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SPRING FORWARD; LEARN AHEAD
By: Celeste & Dan Ezell | March 30, 2022
Last month our youngest turned five, a big milestone. Watching her big brother do math on Prodigy and Khan Academy, she wanted to start her own accounts. She’s been thinking a lot about kindergarten next year and imagining her life in a new school. We’ve encouraged her with sage prophecies about this time in her life, “When you’re five, you’ll try all kinds of vegetables.” And “When you’re in kindergarten, you’ll potty at school without mommy.” She completely believes us.
Then she asked for a car for her birthday…about 11 years too soon! So, we bought a used Mercedes Power Wheels off Craigslist for her to zip around in the driveway. I taught her to look over her shoulder when she goes in reverse and not to crash into the garage door. I figure it’s never too early to learn these valuable lessons. And she showed a new concern about my speed and routes from her carseat. Perhaps she acquired the drive to drive from her big sister!
A few weeks earlier, our oldest had asked for her first driving lesson. I’ve been dreaming of the day when I can send her to pick up take-out or drive her brother to the dojo. As she was nearing her 15th birthday, I suppose she was gearing up for this upcoming responsibility and freedom. I felt so proud of her courage and persistence as she circled an empty parking lot over and over for hours. She asked for a few more lessons over the next several weeks, and while tempted to put her off so I could finish my own lesson plans, I was determined to encourage her to be ready to drive as soon as it’s legal!
Even our son, a notoriously picky eater, recently branched out. All of the sudden over take-out dinner, he decided to try sushi and liked it! He tried roasted carrots the next day. Now he has a taste for everything we eat…almost. He is also developing his drawing skills, voluntarily taking out the trash and learning cello! He even spent hours during ski week break perfecting three piano pieces for Certificate of Merit with only a few tears.
It must be spring. All three kids are springing forward.
Evolutionary biologists proposed “punctuated equilibrium” to account for sudden spurts of speciation. Gradualism, the idea that species form over very long periods of change, couldn’t quite describe the quick changes observed in the fossil record. We’d like to think that our children grow and learn at a slow, steady pace, but that doesn’t always fit reality. There’s a reason we call them growth spurts. Learning happens in growth spurts too.
When I was little, I remember being frustrated by the words, “You’re too young.” Now that I’m the “queen mother,” I’ve made it a policy to never consider my children too young to learn whatever they are curious about. While innocence is something we honor and protect, ignorance isn’t. Children are never too young to dabble in a skill or retain an interesting fact. A third grader is capable of calculating a Riemann Sum because he knows how to find the area of a rectangle. Then when he learns it in AP Calculus as a 12th grader, it will seem familiar and less daunting. Kindergarteners can memorize skip counting songs before they’re really multiplying. If they can memorize every word of “We Don’t Talk about Bruno,” then they might as well learn to count by eights. And the whole family can enjoy a riveting episode of “Our Planet” together.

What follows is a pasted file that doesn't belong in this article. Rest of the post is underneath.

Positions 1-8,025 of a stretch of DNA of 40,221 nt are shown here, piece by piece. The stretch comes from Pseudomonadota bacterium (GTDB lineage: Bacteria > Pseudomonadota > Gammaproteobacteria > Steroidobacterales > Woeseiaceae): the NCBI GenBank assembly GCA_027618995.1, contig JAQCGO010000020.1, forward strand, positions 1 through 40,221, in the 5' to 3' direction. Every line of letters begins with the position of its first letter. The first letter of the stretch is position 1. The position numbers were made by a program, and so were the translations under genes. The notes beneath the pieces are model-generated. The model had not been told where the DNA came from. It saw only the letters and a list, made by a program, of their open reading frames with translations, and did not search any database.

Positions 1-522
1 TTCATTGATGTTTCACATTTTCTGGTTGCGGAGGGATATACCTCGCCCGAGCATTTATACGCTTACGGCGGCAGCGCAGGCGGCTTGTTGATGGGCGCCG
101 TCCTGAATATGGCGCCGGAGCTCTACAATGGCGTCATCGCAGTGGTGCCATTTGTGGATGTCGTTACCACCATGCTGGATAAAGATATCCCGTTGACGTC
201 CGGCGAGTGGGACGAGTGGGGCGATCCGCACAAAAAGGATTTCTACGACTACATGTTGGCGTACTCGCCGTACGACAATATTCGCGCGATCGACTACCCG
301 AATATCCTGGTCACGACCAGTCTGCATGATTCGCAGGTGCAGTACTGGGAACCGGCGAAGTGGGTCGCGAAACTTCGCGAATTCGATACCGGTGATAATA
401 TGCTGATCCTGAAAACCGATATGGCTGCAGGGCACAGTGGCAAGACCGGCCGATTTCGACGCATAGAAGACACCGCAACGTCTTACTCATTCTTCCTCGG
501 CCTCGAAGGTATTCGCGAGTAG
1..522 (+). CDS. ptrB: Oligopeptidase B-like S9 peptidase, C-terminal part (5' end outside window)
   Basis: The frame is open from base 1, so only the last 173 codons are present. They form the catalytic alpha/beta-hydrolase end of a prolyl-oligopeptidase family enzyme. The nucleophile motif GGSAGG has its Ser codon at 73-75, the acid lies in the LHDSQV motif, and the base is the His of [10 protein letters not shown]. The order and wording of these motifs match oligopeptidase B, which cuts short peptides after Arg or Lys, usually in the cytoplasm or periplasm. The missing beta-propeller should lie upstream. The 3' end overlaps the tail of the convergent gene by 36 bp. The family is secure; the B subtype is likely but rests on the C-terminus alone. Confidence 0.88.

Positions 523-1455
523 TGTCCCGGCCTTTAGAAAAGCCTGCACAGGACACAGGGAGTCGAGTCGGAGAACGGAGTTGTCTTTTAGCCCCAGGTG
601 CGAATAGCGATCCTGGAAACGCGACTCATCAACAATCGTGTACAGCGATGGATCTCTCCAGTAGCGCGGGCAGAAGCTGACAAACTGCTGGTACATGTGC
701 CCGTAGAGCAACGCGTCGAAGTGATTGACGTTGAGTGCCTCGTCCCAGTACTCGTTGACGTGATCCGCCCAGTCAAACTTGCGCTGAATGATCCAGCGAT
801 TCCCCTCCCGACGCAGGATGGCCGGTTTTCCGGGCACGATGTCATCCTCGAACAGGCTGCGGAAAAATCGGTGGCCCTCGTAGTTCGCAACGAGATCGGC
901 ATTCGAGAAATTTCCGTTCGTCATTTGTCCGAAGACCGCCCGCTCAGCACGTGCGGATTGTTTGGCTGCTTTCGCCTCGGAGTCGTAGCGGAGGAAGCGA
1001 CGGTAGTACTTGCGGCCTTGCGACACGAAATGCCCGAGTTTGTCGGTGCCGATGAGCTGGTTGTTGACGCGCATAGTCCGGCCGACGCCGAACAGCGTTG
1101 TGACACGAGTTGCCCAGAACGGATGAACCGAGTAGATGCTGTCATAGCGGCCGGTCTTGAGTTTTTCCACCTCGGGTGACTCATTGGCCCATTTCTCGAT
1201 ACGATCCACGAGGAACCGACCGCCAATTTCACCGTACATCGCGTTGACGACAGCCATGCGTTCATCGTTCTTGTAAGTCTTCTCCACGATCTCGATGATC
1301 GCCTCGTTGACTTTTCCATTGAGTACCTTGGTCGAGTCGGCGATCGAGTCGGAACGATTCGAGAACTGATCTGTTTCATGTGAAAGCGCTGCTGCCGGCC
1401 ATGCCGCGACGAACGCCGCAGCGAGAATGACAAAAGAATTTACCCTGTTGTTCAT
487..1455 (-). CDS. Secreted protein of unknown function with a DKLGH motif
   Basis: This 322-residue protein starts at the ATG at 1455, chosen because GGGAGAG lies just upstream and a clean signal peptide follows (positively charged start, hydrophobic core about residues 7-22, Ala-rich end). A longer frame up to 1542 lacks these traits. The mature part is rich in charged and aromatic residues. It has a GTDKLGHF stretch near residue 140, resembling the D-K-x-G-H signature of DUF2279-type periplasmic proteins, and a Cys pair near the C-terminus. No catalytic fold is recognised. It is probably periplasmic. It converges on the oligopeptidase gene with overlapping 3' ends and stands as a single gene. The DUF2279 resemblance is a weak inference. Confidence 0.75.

In fact, the Classical Model of Education asserts that children learn in the “grammar stage” through 4th grade. The mind is ready to absorb information, and they get a kick out of memorizing grammar rules, narrative histories and math facts. Everything is new to them, so they enjoy these discoveries and impressing others with their knowledge! The middle school years are described as the “logic stage,” when students are less interested in the facts and more interested in the “why’s” and “how’s.” They wrestle with cause and effect and the relationships between diverse fields of knowledge. They never tire of arguing about anything and everything. Finally, high school students in the “rhetoric stage” build on the knowledge they acquired in the grammar stage and the understanding they developed in the logic stage to application. They want to argue a thesis, convince someone, advocate a cause, teach someone a skill or create something entirely new.
With this in mind the goal for our little ones is to expose them to a buffet of learning opportunities. This knowledge will spring them into a successful lifelong education.
Celeste & Daniel Ezell are parents to three children who have attended, attend or soon will attend their accelerated K-8 Micro-school. They founded Chronos Academy to integrate all subjects to a timeline with creativity, music and making. You can reach Celeste by email at email@example.com. Follow Chronos Academy at @chronoscohorts or learn more at chronos.academy
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Book Picks: Spring Read >>
How to take Better Spring Break Photos Read >>
Mindfulness in the Making: No Mud, No Lotus Read >>
Rose-Colored Glasses Read >>
Spring Forward with Courage Read >>
Support and Protect Pollinators with Spring Planting Read >>
The Test Read >>
Welcome Community Partner: Chronos Academy Read >>